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Re: Relative Stiffness of Wood Shearwalls

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Dennis...some comments below.
Mike Cochran
In a message dated 5/19/2004 9:00:05 PM Pacific Standard Time, dennis.wish(--nospam--at) writes:
I'm getting into this discussion a little late but want to add some

1. The issue of relative stiffness using different materials is moot with me
- I simply won't do it. I have been searching for information in the 97 UBC
that I thought stipulated that relative stiffness could not be used in the
design of plywood shearwalls in one common line of shear. Possibly someone
can clear this up - simply, all walls in the same line of shear must be
sheathed with the same materials and the same nailing.
I don't think there is anything in the code that prohibits this, but using different nailing for different walls along the same wall line will result in the walls with the closer nail spacing most likely taking more load than the walls with larger nail spacing (depends on length of walls relative to nail spacing for each wall).  It makes more sense to have all walls in the same line to have the same nailing so there is less likely of a screw-up in the field by the person nailing the plywood shear mis-nailing the walls along that particular shear line.
Conversely, Hardy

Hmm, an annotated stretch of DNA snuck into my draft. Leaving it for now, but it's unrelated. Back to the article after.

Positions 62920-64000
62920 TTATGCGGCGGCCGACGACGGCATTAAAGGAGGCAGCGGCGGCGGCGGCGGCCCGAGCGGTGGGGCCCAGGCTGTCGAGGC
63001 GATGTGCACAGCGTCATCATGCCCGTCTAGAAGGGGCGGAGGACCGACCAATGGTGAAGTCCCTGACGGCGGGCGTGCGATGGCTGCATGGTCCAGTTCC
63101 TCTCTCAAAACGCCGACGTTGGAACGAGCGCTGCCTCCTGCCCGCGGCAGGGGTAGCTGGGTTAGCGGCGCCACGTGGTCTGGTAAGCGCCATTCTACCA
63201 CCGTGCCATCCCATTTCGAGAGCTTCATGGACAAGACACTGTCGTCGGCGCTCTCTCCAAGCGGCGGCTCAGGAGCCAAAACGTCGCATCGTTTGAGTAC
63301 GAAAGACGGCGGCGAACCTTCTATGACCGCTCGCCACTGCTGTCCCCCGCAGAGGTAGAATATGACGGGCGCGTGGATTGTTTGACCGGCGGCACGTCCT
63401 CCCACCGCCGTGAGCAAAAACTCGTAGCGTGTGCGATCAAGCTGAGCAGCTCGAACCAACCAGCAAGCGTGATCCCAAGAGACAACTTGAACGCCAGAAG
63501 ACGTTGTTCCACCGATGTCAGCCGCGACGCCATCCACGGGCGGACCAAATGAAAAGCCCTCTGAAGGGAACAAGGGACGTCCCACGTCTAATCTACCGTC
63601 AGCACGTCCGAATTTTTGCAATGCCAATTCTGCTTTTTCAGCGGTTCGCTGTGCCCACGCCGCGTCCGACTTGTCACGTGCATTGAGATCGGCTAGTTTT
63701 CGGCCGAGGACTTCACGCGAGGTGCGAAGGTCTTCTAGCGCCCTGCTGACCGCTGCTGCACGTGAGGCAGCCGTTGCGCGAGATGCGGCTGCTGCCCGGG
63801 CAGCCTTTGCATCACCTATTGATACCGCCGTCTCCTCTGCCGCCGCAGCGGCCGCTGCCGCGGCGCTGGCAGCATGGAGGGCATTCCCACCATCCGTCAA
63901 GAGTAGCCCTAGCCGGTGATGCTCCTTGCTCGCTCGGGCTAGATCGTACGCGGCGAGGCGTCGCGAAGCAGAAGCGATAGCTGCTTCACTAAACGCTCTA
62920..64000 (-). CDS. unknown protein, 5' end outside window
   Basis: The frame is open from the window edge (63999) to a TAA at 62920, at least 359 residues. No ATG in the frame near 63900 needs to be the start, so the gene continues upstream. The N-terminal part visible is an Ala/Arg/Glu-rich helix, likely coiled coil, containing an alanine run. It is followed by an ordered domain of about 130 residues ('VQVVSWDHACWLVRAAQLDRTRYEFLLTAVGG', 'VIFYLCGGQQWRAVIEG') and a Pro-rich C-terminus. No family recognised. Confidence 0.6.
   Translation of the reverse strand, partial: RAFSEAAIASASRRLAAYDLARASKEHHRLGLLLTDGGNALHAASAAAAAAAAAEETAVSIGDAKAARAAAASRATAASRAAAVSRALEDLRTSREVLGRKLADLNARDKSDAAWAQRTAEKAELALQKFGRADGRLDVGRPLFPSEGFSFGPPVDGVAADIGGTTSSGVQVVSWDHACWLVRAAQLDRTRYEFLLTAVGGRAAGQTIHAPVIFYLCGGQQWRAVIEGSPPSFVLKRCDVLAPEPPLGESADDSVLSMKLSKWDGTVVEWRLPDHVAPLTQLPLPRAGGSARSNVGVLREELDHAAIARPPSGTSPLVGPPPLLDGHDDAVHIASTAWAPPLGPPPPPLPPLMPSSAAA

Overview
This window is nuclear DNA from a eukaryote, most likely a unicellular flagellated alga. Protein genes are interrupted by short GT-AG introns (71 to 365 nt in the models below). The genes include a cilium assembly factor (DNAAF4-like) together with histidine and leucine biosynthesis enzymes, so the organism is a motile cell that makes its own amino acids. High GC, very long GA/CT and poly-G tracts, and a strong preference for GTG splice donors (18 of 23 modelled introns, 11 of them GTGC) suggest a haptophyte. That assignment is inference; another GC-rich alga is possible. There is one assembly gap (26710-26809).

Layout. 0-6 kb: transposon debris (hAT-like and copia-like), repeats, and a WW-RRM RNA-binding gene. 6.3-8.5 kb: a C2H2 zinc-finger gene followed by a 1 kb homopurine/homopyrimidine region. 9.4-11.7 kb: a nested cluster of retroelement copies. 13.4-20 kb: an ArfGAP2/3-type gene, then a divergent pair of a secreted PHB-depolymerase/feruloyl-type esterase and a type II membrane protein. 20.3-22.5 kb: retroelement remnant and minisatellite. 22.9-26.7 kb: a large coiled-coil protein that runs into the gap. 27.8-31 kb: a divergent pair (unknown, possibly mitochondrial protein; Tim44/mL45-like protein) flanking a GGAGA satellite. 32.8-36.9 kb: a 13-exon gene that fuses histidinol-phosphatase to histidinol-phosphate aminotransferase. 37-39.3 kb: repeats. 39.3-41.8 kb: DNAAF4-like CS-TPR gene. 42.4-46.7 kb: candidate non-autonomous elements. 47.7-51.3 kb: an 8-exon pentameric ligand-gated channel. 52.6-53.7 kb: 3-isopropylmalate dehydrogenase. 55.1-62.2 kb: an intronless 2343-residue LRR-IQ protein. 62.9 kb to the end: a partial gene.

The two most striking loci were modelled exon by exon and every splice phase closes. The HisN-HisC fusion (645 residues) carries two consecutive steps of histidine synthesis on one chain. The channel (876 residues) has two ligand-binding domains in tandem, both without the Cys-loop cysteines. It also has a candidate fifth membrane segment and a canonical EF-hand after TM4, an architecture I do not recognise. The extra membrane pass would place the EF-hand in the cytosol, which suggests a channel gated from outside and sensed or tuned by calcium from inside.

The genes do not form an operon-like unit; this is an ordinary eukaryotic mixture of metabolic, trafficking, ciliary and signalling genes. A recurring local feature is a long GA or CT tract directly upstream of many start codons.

specifically lets engineers know that you can not mix frame or panel sizes
in one line of shear. In Rigid analysis, I believe the opinion is that while
relative stiffness of walls can be balanced, they are not assumed to be
constructed in the same line of shear resistance.
I believe you can mix Hardy Panels in the same line, but you must distribute the load to the Hardy Panels by rigidity along that shear line.  End result being your not efficiently using the Hardy Panels (some take more load, others less than thier rated load so they all have the same deflection) as you would be if you were using all of the same size Hardy Panels in the same shear line

2. Stan's comparison between plywood shearwall and Hardy frame deflections
needs some understanding. The Hardy Panels have a higher capacity than their
Frames due to the light-gauge metal sheathing on one face that is welded to
the 12-gauge columns and top and bottom channels. The deflection of the
panel is also a function of the anchorage to the foundation - a 7/8"
diameter anchor bolt (Holddown) and a 1-1/8" diameter x 25" long anchor bolt
(Holddown) in each 12-gauge column. The capacity of the panels w/ the larger
diameter and longer anchor bolts has a higher capacity and larger
deflection. So the issue is what frame or panel is used and is the plywood
shear wall one highly loaded wall section or a couple of plywood shearwalls
in the same line of shear.
With this said, I don't feel comfortable designing a high load plywood
shearwall. I have designed walls with sheathing on both side, but rarely
design above 550-plf and typically when I have sufficient dead load to help
resist uplift and the stress at each end of the wood shearwall.
If push comes to shove, I would feel more comfortable designing a cold-form
steel braced frame or panel in lieu of a plywood wall - the materials are
delivered in monolithic form and are much more resistant to human error
considering the possibility of over-nailing, over-sizing hold-down bolt
holes or incorrectly splicing mudsills.